What Does it Mean to Sell Your NELA Home “As-Is?”


Sometimes it makes sense to modernize and redecorate, other times a seller is smartest to leave the work to others. Knowing which to do when is the trick.

Even for the most ardent viewers of the television fix-and-sell home shows – from “Flip this House” to “Take This House and Sell It” to “The Real Estate Pros” to “Designed to Sell” – it’s not always clear if a home should be renovated and repaired before selling, or be sold “as-is.”

This is a common question in Northeast Los Angeles, where the inventory of mature homes for sale in Highland Park, Glassell Park, and other similar areas offer a range of physical conditions. Bungalows common among Mount Washington homes that haven’t been touched in 60 years might have their charms but sell for less than similar homes in Eagle Rock that were updated and modernized within the past ten years.

There is no hard and fast legal definition of what as-is means, although both buyers and sellers have a vague idea. For sellers, it means they will put little or no effort into repairs and decorating. Very often the home is inherited, where the heirs may not have the time or inclination to maximize the value of the property. Where the fixes need only be cosmetic (paint and light landscaping, for example, or perhaps kitchen modernization without moving walls), it can be a good value for the buyer.

But to sell as-is does not release the owner from disclosure about critical structural features such as a failing foundation, mold, and leaky roofs. If a house is outside of code requirements, if there are sewer or plumbing issues, problems with the electrical system (other than being out of date), or known covenants and restrictions, a formal disclosure is required by the California Civil Code (Section 1102).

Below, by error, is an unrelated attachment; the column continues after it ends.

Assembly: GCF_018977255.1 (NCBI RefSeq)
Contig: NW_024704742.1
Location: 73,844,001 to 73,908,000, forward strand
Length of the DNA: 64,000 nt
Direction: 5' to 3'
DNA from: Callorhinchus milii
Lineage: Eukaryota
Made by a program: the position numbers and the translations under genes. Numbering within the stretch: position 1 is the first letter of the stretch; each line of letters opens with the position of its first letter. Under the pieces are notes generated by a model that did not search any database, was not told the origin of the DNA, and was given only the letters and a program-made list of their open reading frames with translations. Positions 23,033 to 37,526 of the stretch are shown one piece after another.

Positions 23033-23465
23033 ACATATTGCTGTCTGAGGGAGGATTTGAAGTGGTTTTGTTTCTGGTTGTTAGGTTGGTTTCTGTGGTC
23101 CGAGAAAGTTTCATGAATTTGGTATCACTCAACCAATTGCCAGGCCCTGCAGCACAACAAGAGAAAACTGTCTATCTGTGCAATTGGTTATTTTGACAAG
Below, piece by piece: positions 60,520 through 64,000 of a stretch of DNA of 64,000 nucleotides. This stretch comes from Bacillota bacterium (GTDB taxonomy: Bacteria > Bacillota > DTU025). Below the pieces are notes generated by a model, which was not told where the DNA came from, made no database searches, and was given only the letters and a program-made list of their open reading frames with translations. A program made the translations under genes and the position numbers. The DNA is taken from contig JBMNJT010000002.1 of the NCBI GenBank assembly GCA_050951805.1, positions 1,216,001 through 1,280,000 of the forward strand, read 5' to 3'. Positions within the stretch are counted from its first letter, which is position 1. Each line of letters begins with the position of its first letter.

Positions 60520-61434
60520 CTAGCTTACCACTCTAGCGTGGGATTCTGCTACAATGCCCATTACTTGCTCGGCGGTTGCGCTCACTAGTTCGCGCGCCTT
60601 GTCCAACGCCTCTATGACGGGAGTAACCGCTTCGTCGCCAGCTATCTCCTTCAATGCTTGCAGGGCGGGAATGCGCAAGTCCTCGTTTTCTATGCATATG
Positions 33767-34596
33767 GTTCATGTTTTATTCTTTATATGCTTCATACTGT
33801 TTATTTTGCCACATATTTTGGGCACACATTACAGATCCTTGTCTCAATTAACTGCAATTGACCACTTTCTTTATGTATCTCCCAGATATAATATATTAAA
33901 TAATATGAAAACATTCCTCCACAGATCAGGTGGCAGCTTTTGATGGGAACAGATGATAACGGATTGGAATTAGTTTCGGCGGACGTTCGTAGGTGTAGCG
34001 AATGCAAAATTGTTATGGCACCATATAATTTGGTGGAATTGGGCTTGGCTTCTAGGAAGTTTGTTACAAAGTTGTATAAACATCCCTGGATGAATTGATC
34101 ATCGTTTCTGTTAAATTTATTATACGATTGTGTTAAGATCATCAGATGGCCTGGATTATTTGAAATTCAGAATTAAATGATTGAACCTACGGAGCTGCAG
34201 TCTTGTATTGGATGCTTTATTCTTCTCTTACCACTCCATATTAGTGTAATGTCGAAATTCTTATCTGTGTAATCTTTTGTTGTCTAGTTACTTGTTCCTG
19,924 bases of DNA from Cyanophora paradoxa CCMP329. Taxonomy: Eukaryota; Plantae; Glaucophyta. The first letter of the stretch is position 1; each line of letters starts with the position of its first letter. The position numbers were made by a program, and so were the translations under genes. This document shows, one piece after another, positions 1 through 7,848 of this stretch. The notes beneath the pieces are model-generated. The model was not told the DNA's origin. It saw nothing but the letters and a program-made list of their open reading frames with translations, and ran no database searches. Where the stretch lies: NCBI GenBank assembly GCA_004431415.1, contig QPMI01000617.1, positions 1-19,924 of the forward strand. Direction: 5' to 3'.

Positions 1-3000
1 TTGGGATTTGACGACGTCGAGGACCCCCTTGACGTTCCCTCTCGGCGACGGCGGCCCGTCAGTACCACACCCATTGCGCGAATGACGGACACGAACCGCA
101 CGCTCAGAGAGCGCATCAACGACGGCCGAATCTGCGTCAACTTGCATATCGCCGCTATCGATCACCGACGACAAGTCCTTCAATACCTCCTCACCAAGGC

What much of it boils down to is economics. Take that sexy mid-century modern home for sale in Glassell Park or Hermon that might have undergone unfortunate style changes 20 or 30 years ago.  The decidedly late-20th-century renovations in the kitchen and bath might cost $50,000 to restore to something closer to a 1955 aesthetic. But will that investment net that much more in the sale price? Probably not. Instead, working with a knowledgeable NELA-area Realtor will find that asking price that will allow for renovations that the buyer can do after the close.

The as-is seller will likely find one of three buyers: the professional renovator-flipper, who knows how to renovate in a cost-effective way that will yield a profit. Another buyer might be the enterprising individual, who feels handy enough to either hire the help to fix it – or even do it himself or herself. A third buyer is the teardown developer – who really is just interested in the land and location.The buyer who won’t look at an as-is home for sale? People in that large portion of the market that wants a move-in ready house.

  • : So even if you watch a lot of home fix-and-sell television reality shows, your own reality should involve a professional Realtor with NELA knowledge. Call Tracy King, Realtor (Compass) at 626-827-9795, who has a quarter century of accumulated knowledge of this popular area and why any property in any condition should fetch the maximum price the market will bear.